AMHERST — On the third floor of the Mullins Center Wednesday, UMass conducted its National Signing Day Show for both a live and televised audience, complete with multiple screens running highlights of the newly-inked Minutemen.
There were interviews with athletic director Ryan Bamford, every member of Walt Bell's staff of assistants, and, of course, multiple with the new UMass coach himself.
When the show was over, Bell walked to sit at a table with three reporters. The first question was whether or not the conclusion of National Signing Day would allow Bell to exhale at all from the rush of activity that he's experienced since being hired in December.
"For a few hours, then you're worried about the next evolution," Bell said matter-of-factly. "Then you're worried about the strength and conditioning piece, getting into spring football. So, we will give the staff a few days off so they can go home, actually unpack their suitcase, wash clothes, have time to find a place to live. Give those guys some time to do what they can with their families. We'll get back here and we'll dive back into our kids, and the other half of the day, we spend a lot of time on football, so we're prepared to start teaching those guys about a week and a half from now. A lot of work to do."
But a lot of work has already been completed with a 20-player 2019 class that is technically not finished. Bell said he is leaving three spots open to hopefully fill some holes either in the trenches or on defense. He mentioned that the program has just two healthy scholarship defensive tackles for spring practice.
Speaking of which, Bell dropped this nugget about spring ball: "We don't start until March 19th, and then we'll be done April 20th. Practice Tuesday, Thursday, Saturdays. Everything's open to the public. Come watch us. Come hang out."
That casual invitation was one of the biggest actual news items of the day, but we wanted to get his and his staff's thoughts on the four players from the Bay State who will be suiting up for the Minutemen this fall.
That group includes three players from Everett High in running back Kevin Brown, offensive lineman Helber Fagundes, and defensive lineman Wilson Frederic to go along with Mashpee High defensive end/outside linebacker Xavier Gonsalves.
Frederic verbally committed to Sacred Heart before switching his pledge to UMass late in the process. For Bell, it harkened back to the coach's first in-state trek.
"The biggest thing for me was, the day I got hired, not the day I got hired, but the first day I went on the road, I went to Everett," Bell said. "Spent a lot of time with (Everett) coach (Theluxon) Pierre. That's his step son. (Frederic) came into the office, stood up. (He's a) big, tall kid. Really didn't get a great look at his frame. (Frederic was wearing a) big, heavy winter coat on, the whole deal.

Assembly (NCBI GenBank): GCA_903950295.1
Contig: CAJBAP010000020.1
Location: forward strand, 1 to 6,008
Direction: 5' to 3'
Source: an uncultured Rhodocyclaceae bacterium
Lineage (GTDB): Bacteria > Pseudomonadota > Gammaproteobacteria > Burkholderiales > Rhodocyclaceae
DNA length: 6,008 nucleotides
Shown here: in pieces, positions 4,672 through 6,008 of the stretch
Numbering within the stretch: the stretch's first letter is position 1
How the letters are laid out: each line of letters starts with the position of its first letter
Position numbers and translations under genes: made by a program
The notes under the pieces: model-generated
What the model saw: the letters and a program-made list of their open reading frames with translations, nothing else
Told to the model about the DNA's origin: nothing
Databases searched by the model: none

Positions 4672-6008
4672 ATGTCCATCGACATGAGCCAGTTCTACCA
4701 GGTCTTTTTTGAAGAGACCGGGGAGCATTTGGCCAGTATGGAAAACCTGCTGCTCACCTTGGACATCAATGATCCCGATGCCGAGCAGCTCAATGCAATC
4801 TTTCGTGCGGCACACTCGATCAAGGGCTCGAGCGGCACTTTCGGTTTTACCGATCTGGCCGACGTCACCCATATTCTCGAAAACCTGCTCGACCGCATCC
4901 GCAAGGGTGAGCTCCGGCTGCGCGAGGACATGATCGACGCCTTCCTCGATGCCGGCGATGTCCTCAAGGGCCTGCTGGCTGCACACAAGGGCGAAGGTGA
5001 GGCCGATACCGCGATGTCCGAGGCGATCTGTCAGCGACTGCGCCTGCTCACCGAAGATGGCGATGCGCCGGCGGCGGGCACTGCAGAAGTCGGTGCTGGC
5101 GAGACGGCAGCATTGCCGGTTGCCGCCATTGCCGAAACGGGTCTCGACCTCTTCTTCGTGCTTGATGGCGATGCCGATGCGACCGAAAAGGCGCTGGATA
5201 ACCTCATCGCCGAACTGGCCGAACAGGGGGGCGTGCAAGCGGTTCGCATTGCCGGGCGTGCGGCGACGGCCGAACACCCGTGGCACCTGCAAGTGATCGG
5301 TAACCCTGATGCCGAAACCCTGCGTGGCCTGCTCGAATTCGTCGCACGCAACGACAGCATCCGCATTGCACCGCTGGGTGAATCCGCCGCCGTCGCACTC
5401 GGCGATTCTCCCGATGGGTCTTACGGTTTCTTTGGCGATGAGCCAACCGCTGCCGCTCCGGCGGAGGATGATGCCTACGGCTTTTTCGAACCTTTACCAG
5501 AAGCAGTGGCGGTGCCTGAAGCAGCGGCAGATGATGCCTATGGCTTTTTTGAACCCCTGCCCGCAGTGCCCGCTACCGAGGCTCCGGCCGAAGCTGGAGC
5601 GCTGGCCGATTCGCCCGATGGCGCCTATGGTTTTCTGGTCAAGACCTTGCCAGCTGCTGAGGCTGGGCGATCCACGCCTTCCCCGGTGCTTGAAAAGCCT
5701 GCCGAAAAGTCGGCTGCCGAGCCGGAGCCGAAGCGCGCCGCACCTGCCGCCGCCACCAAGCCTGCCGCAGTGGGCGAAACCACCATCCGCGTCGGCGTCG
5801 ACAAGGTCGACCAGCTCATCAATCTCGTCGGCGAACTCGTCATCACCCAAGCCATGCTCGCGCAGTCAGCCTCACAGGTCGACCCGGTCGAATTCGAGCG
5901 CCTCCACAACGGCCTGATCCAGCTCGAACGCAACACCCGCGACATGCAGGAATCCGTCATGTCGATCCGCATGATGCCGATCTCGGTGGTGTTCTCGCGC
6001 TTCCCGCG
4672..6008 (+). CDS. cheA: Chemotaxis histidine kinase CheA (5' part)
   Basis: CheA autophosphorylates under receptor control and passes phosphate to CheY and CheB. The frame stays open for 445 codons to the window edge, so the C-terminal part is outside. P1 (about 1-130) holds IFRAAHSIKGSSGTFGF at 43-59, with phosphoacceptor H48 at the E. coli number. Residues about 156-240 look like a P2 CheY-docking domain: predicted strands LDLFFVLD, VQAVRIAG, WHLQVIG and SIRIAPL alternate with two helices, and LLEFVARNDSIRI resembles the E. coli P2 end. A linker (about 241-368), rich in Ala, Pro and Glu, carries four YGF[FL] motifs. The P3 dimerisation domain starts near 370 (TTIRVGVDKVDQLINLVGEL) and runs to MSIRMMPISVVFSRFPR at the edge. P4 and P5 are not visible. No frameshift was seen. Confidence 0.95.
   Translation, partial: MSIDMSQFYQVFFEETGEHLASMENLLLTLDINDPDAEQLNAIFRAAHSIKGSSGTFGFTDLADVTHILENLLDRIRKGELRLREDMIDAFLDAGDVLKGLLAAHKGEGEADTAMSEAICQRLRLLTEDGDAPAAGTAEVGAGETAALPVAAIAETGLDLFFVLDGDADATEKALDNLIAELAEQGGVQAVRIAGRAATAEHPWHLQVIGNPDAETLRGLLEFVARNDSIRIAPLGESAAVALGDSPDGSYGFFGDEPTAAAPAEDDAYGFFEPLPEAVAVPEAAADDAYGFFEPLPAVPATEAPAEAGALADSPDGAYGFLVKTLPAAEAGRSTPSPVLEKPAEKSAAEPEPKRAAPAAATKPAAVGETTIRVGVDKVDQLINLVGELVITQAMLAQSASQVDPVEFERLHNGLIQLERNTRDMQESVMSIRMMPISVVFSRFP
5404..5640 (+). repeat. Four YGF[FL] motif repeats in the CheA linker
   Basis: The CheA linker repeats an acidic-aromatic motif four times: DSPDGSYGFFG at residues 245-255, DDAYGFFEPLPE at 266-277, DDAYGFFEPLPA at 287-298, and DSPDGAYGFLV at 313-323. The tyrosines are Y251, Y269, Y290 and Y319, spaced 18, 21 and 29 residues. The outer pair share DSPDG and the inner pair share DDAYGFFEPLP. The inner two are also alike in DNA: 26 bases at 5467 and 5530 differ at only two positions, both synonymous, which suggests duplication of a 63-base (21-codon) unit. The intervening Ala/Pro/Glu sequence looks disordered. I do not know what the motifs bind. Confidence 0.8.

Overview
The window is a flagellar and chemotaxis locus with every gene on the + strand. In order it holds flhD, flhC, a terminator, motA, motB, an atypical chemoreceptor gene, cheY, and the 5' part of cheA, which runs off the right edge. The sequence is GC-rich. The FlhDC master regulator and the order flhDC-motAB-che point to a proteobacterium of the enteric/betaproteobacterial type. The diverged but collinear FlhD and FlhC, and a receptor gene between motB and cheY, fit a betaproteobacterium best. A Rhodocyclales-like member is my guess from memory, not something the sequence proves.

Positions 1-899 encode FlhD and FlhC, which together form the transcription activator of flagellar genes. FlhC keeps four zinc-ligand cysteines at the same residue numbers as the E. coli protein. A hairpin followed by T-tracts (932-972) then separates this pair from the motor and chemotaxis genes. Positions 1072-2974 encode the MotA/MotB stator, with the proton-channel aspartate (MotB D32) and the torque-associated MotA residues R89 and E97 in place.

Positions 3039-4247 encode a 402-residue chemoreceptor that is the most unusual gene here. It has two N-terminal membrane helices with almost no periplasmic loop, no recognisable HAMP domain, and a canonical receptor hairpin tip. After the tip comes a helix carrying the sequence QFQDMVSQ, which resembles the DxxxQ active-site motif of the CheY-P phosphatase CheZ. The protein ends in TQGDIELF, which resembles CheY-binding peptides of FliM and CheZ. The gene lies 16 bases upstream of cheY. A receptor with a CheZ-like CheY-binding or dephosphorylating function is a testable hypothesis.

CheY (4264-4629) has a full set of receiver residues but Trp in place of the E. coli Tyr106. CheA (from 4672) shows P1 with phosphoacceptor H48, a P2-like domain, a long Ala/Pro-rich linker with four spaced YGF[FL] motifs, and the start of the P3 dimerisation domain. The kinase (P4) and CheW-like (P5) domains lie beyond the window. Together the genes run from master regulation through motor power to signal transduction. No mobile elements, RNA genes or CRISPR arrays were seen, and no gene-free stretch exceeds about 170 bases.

"Obviously, his tape was unbelievable. I wasn't really sure how big he was. I sent our (defensive line) coach (Cedric Douglas) there to see him a second time. Got to watch (Frederic) work out. He's a 530-pound squatter. (Douglas) got to see his body for what it really was. When (Frederic) came on his visit, he was right at, I think he was 6021, so a shade over 6-2. He was 279 pounds, but with a frame and an upper body that's really going to make him 300-pound guy that's really athletic, really sudden, twitchy. So I'm just excited about what he's going to become."
Said Douglas: "He is one of the twitchiest D-linemen I've seen in the state as far as . . . At his size, he's 6-2. He's going to easily be around 290 when it's all said and done, 295. And his strength and speed are just something special."
As for Brown, the 6-foot, 225-pounder fits nicely for what Bell is looking for in his one-back, spread offense.
"Because all those overhangs, all those people that have to play in that type of space, it's hard to arm-tackle a 240-pound guy," Bell said. "So, for me, everybody thinks of these systems (as having running backs that are) scat backs, little guys. We want a big, physical, durable, downhill guy. That's typically when we've been our best."
"He is a big kid," running backs coach Fredi Knighten said. "Like, he is a guy that you do not want to tackle. So I think he is going to bring a big piece of the physicality part to our run game that we are going to need. There's going to be a lot of space. There's going to be a lot of arm-tackling that people are going to have to do to try and tackle him. He's going to run through those because he's a big, powerful kid. He'll be able to help us out on special teams. I know (special teams) coach (Luke) Paschall will be anxious to get his hands on him. . . . He's a guy that once he gets out into the open field, good luck. That's what we want. We want guys to be able to break explosive plays."
Fagundes signed with the Minutemen last cycle, but is now officially part of the 2019 class. Bell explained it the best he could.